There were several earlier prototypes of the famous rabbit, white with a different voice, but this is the short that launched his career. Bugs says “Whats Up Doc?” for the first time, co-opting a line uttered by Clark Gable while chewing a carrot in the 1934 Frank Capra film “It Happened One Night”.

Interestingly, voice actor Mel Blanc was allergic to carrots, and kept a bucket nearby to spit them out after chewing. ...

I always thought that the Disney Silly Symphony "The Tortoise and the Hare" contained a Bugs prototype in the Diz rabbit. But several old-timers said to me that this wasn't so.

Still in all, the Disney short came out in 1934, years prior to "Hare". There was never any copyright battles about it, but what do you think?

-- Hulett

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Foreign Box Office

Wherein the Pixar movie is doing well and the Illumination Entertainment movie with the little yellow guys is crushing it.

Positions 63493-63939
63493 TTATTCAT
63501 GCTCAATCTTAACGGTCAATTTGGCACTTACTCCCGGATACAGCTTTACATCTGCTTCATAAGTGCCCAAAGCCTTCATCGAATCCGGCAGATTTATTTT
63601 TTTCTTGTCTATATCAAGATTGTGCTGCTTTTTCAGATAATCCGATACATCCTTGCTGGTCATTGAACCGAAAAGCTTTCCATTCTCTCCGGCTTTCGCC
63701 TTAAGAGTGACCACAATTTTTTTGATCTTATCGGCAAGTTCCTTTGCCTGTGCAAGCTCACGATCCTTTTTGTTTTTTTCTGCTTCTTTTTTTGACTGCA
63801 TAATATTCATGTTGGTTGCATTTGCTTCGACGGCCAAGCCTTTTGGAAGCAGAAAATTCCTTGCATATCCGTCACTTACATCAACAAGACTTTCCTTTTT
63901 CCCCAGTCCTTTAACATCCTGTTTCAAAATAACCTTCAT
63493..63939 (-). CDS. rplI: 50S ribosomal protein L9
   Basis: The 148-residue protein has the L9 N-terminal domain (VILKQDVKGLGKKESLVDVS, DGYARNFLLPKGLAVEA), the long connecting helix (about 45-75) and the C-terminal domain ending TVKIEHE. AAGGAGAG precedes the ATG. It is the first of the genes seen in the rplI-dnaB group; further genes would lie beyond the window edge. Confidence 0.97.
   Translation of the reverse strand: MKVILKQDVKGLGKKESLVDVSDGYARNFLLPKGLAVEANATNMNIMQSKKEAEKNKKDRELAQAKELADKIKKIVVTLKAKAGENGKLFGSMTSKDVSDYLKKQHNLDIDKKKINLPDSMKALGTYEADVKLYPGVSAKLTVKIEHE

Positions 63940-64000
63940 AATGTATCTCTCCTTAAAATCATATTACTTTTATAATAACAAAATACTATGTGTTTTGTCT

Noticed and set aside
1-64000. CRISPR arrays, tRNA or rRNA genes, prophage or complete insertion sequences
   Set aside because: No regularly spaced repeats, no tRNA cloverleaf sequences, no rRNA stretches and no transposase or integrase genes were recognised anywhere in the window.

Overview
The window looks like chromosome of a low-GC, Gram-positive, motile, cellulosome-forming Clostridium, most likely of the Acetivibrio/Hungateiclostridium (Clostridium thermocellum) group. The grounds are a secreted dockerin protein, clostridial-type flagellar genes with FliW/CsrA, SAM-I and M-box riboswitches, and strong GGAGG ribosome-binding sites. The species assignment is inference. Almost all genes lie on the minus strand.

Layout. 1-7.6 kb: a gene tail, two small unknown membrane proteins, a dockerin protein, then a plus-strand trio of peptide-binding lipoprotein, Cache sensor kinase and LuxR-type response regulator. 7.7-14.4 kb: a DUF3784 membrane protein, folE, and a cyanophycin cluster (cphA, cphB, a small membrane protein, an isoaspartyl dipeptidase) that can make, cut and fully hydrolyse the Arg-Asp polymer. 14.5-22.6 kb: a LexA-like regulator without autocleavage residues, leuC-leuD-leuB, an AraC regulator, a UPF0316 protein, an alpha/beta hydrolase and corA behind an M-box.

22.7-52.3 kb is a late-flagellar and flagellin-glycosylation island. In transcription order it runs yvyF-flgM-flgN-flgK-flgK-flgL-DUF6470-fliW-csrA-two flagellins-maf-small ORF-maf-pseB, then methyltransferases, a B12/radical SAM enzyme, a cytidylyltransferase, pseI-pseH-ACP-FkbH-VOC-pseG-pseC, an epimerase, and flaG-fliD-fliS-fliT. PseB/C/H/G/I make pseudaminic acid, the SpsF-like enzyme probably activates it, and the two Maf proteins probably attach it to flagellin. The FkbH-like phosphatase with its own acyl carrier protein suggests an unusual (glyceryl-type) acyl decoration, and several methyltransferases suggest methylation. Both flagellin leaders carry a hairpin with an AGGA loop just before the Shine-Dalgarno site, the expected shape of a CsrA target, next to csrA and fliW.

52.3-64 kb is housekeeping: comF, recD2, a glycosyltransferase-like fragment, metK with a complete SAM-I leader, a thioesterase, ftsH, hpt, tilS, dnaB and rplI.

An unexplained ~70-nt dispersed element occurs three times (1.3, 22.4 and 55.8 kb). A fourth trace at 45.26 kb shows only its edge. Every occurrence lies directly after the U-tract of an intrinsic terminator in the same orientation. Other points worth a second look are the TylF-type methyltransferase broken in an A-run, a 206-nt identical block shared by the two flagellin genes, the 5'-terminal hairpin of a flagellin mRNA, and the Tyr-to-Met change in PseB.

Foreign Box Office -- (World Totals)

Minions -- $44,000,000 -- ($759,378,460)

Ant-Man -- $35,400,000 -- ($226,475,529)

Monster Hunt -- $46,000,000 -- ($211,000,000)

Pixels -- $21,400,000 -- ($49,400,000)

Monkey King: Hero Is Back -- $17,000,000 -- ($95,000,000)

Jurassic World -- $7,600,000 -- ($1,541,453,325)

Terminator Genisys -- $10,700,000 -- ($305,065,614)

Ted 2 -- $4,000,000 -- ($153,575,210)

The trades break the story down:

... The biggest studio player overseas is Minions by a wide margin. Universal and Illumination’s dedicated henchmen dutifully scooped up another $44M in overseas green this frame. ... Ant-Man now has an offshore colony of $120.4M. The 2nd session for the little insect with big powers had new openings in Germany and Spain, along with Scandinavia, Austria, Hungary, the Netherlands, India and Vietnam. ...

Inside Out brought another $28.3M to the total in its 6th frame during what has been a staggered release. The international cume is $229.8M for a $550.14M worldwide brain trust. ... Jurassic World this week became the 3rd highest grossing movie of all time behind Avatar and Titanic when it hit $1.522B to overtake The Avengers. ...